The New York Times reported that on Wednesday, US military leaders attended a classified exercise in Hawaii to discuss various scenarios that would arise in the opening days of a prospective US invasion of North Korea. The Pentagon stressed that the exercises did not signal that the White House had decided to go to war with North Korea.
The so-called "tabletop exercises," led by Army Chief of Staff Gen. Mark Milley and US Special Operations Commander Gen. Raymond Thomas, estimated that the opening days of the invasion would be catastrophic.
By their calculations, 10,000 US soldiers would be killed or injured in those first few days along with hundreds of thousands of civilians on the Korean Peninsula. "The brutality of this will be beyond the experience of any living soldier," Milley reportedly said during the exercises.
Of course, the US' central fear is that North Korea would respond to an invasion with nuclear retribution. A main subject of conversation was how effective SOCOM and the Army would be at disabling Pyongyang's nuclear sites before any launches. This would involve tunnel warfare due to North Korea's fondness for building their bases underground, something that US forces are not overly experienced in.
North Korea has also stockpiled enormous amounts of conventional arms and has positioned many of them close to the border with South Korea, vowing to use them in a retaliatory strike if they are ever invaded.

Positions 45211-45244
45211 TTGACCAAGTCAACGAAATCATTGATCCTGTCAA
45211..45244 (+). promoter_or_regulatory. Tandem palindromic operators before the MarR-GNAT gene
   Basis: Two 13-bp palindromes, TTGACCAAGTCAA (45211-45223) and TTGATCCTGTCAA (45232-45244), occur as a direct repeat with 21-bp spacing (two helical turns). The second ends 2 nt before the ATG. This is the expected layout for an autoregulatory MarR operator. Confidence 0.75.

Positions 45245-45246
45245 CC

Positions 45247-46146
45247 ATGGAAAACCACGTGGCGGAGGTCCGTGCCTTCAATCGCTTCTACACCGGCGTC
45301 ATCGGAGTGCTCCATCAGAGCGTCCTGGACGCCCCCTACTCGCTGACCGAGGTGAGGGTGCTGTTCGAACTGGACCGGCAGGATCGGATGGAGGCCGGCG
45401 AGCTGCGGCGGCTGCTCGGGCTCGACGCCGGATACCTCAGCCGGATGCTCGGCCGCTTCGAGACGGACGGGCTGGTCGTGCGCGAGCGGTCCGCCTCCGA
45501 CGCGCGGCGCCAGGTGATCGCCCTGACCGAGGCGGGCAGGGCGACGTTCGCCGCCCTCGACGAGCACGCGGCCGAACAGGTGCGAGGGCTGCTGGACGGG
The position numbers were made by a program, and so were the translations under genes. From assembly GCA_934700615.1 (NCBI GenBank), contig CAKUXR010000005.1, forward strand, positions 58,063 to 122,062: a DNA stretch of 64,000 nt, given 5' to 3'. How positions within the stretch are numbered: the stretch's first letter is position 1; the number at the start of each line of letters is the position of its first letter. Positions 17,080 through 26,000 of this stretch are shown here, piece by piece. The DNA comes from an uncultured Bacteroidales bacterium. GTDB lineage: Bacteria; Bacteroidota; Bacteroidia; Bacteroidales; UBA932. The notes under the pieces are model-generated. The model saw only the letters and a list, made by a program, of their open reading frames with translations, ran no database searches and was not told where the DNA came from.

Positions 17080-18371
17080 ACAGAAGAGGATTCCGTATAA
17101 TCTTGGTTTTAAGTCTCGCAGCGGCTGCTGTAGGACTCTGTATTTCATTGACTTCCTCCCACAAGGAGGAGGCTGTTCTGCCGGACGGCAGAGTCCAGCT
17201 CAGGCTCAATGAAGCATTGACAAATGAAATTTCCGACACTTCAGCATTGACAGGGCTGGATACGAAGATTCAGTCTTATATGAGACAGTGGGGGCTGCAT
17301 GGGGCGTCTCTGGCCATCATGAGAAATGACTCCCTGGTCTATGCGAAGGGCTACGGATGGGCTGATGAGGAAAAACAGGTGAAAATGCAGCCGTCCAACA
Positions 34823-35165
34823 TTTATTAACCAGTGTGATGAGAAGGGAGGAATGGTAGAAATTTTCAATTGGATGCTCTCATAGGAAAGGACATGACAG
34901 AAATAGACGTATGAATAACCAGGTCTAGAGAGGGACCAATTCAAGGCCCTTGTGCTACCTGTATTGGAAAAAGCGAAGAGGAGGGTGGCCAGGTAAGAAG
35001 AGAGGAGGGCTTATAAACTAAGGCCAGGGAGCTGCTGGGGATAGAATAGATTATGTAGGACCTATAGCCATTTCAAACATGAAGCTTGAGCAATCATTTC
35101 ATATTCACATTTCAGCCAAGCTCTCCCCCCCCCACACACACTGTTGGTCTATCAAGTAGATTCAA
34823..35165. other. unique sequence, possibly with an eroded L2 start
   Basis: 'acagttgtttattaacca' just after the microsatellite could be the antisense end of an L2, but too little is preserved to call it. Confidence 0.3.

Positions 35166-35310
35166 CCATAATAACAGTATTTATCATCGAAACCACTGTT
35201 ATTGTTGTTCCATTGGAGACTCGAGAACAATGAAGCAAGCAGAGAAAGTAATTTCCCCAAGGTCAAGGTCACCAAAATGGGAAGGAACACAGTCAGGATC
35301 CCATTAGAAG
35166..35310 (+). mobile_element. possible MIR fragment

Although the claim has attracted controversy, military sources believe that North Korean artillery could quickly barrage Seoul to massive effect. Nearly half the population of South Korea, 25 million people, live in Seoul's metro area.
The exercises also noted that surveillance aircraft from other US commands in Africa and the Middle East would need to be redeployed to the Pacific.
South Korean intelligence estimates that North Korea has stockpiled between 2,700 and 5,000 tons of chemical and biological weapons, including anthrax; nerve gas; weaponized smallpox and cholera strains; and blister, blood and vomiting agents. The International Institute for Strategic Studies estimated in 2011 that North Korea has the third-largest stockpile of such weapons in the world, and they've likely moved up to second since Russia has completely destroyed their own stockpile since then.
The tabletop exercises made particular note of these biochemical weapons, specifically the challenge of evacuating soldiers exposed to or injured by them in hostile territory.
Washington's official stance is still to favor diplomacy, but they have also set a high bar to begin talks with Pyongyang. "Our condition is denuclearization," US State Department spokeswoman Heather Nauert said. "Our policy has not changed. We have talked about this policy since day one of this administration; and that's maximum pressure, but it's also the denuclearization of the Korean Peninsula."
For comparison's sake, 10,000 casualties was also the number of Allied soldiers lost on D-Day, the landing on the beaches of Normandy in June 1944 that was the single largest seaborne invasion in human history.
Only about 1,000 American soldiers were killed or wounded in the Battle of Inchon, the landing operation that signalled the US entry into the first (and, at the time of this writing, only) Korean War.